Finland and Estonia are working on merging their air traffic controllers in a move that could happen as early as next year. Both countries claim the merger will offer multiple benefits, including increased air safety, reduced CO2 emissions and lower costs.
Unifying air traffic control systems
Finland is holding discussions with Estonia about the possibility of merging air traffic control systems as early as next year. With both countries sharing common airspace, creating a unified air traffic control system would help reduce costs and improve air safety.
The new model will involve a centralized system accessible in both countries. This virtual air traffic control system will essentially be under single management but operated in two separate cities by Finnish air traffic controllers in Vantaa and Lennuliiklusteeninduse AS in Tallinn. In emergencies, full control of individual airspace would be restored to each country.
According to Raine Luojus, CEO of Fintraffic,
“It [could be] used as if it were one team. A Finn can control an Estonian airspace sector and vice versa. That would be sensible action. There may even be a situation where Finnish air traffic control provides service to the entire Estonian airspace for an hour or two, then it takes a break and Estonian air traffic control provides service to Finland.”
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Improved air safety, lower emissions and costs
There are multiple advantages to merging air traffic systems between the two countries, including reduced emissions and costs for operators. A unified ATC system would help airlines to plot more efficient routes to the benefit of themselves, passengers and the environment.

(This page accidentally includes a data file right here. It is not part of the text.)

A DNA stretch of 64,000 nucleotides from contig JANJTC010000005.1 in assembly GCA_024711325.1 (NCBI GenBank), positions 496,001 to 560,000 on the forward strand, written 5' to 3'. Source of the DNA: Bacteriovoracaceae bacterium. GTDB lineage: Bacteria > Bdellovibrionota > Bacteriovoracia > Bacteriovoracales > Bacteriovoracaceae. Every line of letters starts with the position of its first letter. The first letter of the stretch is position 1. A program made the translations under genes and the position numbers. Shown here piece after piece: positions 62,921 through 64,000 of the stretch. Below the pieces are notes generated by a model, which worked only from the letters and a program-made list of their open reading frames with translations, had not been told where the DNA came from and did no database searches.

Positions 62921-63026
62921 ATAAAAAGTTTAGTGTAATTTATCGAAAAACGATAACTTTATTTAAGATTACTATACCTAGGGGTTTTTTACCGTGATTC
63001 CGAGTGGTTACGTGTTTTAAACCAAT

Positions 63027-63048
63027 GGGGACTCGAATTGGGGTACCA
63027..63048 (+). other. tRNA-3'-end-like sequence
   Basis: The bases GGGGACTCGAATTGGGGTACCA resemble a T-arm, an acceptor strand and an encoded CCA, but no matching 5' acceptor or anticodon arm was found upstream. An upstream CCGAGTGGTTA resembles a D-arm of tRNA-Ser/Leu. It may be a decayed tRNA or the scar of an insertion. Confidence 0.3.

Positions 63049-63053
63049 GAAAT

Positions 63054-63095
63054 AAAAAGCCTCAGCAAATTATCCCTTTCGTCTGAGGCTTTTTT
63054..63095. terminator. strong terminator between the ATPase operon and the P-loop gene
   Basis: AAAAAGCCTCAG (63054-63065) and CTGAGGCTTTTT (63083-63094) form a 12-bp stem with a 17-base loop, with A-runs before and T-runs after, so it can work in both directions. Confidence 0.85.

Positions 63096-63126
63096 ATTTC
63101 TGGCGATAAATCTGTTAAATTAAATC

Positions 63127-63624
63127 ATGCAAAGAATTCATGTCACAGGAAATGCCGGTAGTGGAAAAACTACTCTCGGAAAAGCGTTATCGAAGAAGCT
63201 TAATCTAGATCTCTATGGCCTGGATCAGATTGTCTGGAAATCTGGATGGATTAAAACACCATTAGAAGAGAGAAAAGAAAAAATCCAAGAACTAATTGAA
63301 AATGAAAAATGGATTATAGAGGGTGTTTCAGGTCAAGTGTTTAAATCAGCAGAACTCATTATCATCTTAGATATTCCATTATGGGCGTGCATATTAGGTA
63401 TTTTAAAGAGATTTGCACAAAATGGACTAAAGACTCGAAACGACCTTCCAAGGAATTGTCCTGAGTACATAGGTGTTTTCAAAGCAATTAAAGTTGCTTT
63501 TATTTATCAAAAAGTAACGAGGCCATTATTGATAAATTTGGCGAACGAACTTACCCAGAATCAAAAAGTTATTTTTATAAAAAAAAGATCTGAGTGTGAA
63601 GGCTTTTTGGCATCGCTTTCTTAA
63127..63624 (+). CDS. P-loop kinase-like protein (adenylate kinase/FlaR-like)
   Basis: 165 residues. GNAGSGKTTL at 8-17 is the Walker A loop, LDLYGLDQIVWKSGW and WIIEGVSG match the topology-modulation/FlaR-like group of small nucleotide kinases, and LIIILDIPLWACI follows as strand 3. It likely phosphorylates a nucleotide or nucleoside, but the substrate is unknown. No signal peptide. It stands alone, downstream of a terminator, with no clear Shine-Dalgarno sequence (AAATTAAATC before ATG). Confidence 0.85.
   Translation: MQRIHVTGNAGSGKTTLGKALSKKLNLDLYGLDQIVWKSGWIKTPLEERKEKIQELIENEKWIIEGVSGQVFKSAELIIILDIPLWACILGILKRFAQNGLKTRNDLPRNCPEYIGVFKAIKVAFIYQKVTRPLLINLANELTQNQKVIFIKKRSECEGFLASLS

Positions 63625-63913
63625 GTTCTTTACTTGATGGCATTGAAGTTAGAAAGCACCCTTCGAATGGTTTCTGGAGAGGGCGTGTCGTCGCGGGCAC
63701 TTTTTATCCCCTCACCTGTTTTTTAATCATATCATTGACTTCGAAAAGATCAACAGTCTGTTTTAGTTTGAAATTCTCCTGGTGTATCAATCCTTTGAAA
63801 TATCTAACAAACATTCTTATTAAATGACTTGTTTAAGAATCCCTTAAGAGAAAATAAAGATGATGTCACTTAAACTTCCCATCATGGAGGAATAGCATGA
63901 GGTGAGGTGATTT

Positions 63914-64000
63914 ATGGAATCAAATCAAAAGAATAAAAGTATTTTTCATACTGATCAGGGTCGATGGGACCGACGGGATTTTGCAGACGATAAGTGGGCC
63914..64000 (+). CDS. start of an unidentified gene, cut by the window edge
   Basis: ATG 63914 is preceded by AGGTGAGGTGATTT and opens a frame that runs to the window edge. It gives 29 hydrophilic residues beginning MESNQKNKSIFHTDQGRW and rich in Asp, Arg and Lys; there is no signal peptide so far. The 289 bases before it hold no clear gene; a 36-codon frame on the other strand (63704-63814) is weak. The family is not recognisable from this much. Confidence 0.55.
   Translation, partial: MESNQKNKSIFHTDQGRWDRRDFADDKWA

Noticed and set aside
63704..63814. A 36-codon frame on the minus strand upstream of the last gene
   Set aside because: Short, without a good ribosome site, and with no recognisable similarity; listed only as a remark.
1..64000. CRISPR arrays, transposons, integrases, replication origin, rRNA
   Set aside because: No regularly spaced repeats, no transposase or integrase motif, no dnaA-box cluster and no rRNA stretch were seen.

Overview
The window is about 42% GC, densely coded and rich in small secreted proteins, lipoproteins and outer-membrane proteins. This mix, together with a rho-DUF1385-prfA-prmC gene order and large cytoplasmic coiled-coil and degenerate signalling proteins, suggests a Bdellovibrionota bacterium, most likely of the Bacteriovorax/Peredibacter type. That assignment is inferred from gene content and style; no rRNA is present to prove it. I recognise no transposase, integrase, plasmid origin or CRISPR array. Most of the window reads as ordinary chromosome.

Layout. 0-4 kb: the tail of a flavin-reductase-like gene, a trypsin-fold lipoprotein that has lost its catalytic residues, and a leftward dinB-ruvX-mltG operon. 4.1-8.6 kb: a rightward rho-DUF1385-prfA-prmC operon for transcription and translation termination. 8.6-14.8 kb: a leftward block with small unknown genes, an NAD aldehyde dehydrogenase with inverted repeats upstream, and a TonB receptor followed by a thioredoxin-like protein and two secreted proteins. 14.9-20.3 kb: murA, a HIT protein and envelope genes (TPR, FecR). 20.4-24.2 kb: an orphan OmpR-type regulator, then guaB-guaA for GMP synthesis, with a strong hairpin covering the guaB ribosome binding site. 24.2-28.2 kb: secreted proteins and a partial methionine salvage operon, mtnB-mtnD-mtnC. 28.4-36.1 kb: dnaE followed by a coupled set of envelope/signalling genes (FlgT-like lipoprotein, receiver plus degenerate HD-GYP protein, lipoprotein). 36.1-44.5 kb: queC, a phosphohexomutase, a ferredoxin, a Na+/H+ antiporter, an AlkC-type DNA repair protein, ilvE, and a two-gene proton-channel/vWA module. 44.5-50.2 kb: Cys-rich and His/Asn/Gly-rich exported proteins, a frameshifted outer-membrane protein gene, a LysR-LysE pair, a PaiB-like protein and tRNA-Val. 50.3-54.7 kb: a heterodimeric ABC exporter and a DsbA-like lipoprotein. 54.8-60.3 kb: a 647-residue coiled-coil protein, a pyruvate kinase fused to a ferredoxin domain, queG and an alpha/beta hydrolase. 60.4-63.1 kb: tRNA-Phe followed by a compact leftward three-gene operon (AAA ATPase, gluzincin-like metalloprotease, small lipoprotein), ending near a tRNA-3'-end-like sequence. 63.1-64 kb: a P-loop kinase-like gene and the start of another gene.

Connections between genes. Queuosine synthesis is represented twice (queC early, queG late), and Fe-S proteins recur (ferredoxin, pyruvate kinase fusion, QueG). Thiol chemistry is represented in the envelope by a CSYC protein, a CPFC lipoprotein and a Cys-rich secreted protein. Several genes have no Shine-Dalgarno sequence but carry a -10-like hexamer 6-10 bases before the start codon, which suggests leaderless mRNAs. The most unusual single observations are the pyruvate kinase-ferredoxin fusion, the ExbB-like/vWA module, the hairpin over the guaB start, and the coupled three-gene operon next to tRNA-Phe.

“In Europe, airspace is small, but each country has its own air navigation company or authority. Once each country has built its own system, the costs increase. Europe has a very fragmented model, with airlines ultimately paying the costs.”
Fintraffic Air Navigation Services (Fintraffic ANS), which handles air traffic control in Finland, will work together with Estonian Air Navigation Services (Estonian ANS) on the project. Although no date has been finalized, officials are looking at getting the new system live sometime next year.
Air safety is also a key issue that would be improved upon under a unified ATC system. Air traffic controllers in both countries will pool weather data, making for safer flights. Shared airspace over the Gulf of Finland often hosts military planes flying without transponders or Russian military aircraft flying without communication.
Finland aspires to be cleanest in the world
Earlier this year, Fintraffic teamed up with flag carrier Finnair to work on reducing carbon emissions. This project helped Finnair to optimize fuel consumption through flying more efficient routes, aided by the data provided by Fintraffic. This is part of Fintraffic’s goal of establishing Finnish airspace as the cleanest worldwide.
Fintraffic CEO Luojus has stressed that merging Finland’s and Estonia’s air traffic systems would not lead to redundancies. Instead, he even hinted it may be necessary to hire more controllers as airspace traffic increases.
Do you think this ATC merger between Finland and Estonia will be successful? Let us know what you think in the comments.